For even stronger coupling, Figs.4(c)and4(d), the Dirac cone is fully destroyed and only the peak features, caused by the elastic and inelastic scattering, remain. Finally, in the strong coupling limit, Fig.4(d), there only appears a double peak structure, where the peaks correspond to the singly and

0.0002 0.001 0.005 0.2



λ/Dc N2 N0


FIG. 5. (Color online) Evolution of the occupation numbers N0 (triangles), N1(pentagrams), and N2(bullets), at the negative U center from weak to strong coupling regime. Here ω0= 15 meV and T = 10 K.

doubly occupied states. For high temperatures, the vibrational side peaks effectively act as a thermal broadening of the main peaks. The discrepancy with the situation illustrated in Fig.3 can be understood from the fact that we here take into account fluctuations to both the singly and doubly occupied states, hence there is a finite likelihood that even the singly occupied state becomes populated. This is a typical feature of any many- body description, and it emphasizes the fact that the charge is partially distributed among the available states.

We finally comment on the evolution of the Fermionic state of the negative U center from weak to strong coupling regime, represented in terms of the populations numbers Nn, n= 0,1,2, c.f. Fig. 5. In the weakly coupled system, the energy of the single electron fluctuations n= −(n˜λ)2+ (n− 1)2˜λ2= −(2n − 1)˜λ2 lies below but close to the Fermi level, c.f. Figs.4(a)and4(b), such that the system is open for fluctuations between the (four) states. This property is verified by the occupation numbers, in that all Nn, n= 0,1,2 are finite.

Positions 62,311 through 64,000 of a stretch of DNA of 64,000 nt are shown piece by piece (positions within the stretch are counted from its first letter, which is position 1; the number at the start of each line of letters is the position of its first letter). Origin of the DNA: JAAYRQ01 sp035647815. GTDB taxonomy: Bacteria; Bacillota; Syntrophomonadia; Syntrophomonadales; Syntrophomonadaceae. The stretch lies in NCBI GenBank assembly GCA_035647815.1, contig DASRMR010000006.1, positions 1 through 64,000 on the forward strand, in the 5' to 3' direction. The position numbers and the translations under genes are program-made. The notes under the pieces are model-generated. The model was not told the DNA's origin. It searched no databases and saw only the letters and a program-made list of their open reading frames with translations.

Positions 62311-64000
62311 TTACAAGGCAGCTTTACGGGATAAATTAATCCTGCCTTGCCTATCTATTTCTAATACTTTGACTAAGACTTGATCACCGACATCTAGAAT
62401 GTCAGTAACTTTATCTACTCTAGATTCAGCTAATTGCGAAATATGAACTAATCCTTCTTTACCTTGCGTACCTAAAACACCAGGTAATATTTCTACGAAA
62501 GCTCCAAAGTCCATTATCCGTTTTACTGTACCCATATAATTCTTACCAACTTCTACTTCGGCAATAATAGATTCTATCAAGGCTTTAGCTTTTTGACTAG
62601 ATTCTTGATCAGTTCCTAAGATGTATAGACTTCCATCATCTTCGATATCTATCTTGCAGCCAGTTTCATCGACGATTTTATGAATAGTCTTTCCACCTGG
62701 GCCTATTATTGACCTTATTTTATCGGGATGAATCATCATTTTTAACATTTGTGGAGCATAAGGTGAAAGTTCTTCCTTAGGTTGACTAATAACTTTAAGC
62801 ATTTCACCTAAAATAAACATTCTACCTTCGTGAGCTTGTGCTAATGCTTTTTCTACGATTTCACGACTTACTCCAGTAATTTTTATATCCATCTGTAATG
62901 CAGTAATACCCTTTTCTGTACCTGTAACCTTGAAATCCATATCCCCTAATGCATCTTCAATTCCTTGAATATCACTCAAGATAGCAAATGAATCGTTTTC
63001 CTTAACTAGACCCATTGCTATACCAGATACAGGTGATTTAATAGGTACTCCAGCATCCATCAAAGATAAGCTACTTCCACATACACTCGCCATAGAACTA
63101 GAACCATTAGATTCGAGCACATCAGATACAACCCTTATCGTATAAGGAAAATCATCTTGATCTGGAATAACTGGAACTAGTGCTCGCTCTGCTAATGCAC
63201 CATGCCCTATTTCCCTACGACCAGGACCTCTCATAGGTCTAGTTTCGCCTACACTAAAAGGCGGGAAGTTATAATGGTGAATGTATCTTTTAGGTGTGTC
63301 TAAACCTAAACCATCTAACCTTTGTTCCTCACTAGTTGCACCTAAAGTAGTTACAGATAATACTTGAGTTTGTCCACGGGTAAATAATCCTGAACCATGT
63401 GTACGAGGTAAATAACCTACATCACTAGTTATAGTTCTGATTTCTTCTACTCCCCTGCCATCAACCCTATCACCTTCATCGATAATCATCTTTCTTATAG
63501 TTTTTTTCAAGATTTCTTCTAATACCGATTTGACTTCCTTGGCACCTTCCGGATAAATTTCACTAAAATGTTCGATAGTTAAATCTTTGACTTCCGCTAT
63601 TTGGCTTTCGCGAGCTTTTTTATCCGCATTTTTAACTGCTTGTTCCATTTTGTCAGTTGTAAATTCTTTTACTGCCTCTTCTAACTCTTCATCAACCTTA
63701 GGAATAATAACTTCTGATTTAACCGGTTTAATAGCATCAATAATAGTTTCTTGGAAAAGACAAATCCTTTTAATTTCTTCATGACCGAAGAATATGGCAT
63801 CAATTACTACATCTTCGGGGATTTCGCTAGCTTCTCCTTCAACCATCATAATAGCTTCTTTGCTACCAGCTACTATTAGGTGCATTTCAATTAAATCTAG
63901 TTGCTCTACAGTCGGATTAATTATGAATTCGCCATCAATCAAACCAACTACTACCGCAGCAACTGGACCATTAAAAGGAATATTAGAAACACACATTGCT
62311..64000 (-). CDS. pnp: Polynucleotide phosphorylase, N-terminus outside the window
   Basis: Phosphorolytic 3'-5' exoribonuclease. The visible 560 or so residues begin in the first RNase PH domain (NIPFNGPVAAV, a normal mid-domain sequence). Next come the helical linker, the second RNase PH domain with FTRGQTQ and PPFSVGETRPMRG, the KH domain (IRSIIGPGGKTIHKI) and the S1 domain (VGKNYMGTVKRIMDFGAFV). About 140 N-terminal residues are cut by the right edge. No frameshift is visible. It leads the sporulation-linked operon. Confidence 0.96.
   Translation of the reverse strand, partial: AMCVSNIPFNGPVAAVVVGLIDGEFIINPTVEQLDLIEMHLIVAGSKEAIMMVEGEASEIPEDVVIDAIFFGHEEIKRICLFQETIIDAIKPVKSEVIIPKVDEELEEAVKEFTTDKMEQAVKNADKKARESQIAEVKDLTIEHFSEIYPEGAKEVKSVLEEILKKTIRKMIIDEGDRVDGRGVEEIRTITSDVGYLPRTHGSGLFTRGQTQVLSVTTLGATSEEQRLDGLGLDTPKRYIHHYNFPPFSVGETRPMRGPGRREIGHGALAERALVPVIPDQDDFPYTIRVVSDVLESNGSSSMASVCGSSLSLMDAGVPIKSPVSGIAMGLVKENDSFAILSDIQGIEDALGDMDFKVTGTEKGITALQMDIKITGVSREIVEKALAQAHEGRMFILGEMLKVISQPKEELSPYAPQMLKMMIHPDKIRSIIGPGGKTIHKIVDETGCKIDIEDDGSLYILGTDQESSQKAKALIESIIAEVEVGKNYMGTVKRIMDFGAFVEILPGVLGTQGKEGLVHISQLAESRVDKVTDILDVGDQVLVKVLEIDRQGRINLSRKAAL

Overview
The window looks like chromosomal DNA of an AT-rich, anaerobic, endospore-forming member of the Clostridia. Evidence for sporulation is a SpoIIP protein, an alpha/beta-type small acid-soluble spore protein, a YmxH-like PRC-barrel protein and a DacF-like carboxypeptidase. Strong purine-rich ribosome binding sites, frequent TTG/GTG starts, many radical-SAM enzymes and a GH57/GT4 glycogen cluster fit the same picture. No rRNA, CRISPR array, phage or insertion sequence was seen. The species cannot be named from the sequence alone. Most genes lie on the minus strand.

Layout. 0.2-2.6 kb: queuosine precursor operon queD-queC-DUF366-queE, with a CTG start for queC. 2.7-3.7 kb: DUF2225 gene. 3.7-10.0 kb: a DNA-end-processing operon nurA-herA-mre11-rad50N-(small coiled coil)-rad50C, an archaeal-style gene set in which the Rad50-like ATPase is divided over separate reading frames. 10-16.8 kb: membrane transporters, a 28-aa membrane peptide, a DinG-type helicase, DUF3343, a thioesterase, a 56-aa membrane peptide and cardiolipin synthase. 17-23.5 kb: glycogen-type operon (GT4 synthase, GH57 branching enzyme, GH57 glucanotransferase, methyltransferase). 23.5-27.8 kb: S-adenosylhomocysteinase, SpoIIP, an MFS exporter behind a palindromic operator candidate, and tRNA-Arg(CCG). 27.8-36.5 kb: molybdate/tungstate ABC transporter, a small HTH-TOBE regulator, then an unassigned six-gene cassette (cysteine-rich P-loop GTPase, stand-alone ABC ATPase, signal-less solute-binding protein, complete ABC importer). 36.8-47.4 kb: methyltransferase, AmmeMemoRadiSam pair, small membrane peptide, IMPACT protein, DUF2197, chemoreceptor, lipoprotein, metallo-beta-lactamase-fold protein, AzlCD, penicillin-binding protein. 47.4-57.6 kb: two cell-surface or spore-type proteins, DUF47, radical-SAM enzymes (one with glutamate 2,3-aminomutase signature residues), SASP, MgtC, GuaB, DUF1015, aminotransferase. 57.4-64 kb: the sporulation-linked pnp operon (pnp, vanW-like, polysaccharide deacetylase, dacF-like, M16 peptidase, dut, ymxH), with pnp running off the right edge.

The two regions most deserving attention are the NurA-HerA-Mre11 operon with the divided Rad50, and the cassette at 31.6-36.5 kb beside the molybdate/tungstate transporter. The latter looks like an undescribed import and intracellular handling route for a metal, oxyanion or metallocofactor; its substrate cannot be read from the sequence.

This suggests the occurrence of local Cooper pair formation near the vibrational impurity, which will be the topic of a future publication.

In the strongly coupled limit, on the other hand, the set of elastic and inelastic transition energies are far below the Fermi level, c.f. Fig.4(d), such that the the population number N0 approaches zero. In other words, the negative U center acquires a Fermionic ground state which is a mixture of the singly and doubly occupied states. The coupling between the negative U center and the surrounding lattice thus generates a more intricate electronic structure than what is suggested by the atomic limit physics where the negative U center is decoupled from the lattice.

In the intermediate regime, there is a cross-over regime, or possibly a phase transition, c.f. crossing of population numbers near λ/Dc 10−3 in Fig. 5, where the occupation numbers of the empty and doubly occupied states evolve monotonically decreasing and increasing, respectively, with the coupling strength λ, whereas the single Fermion state(s) remain constant.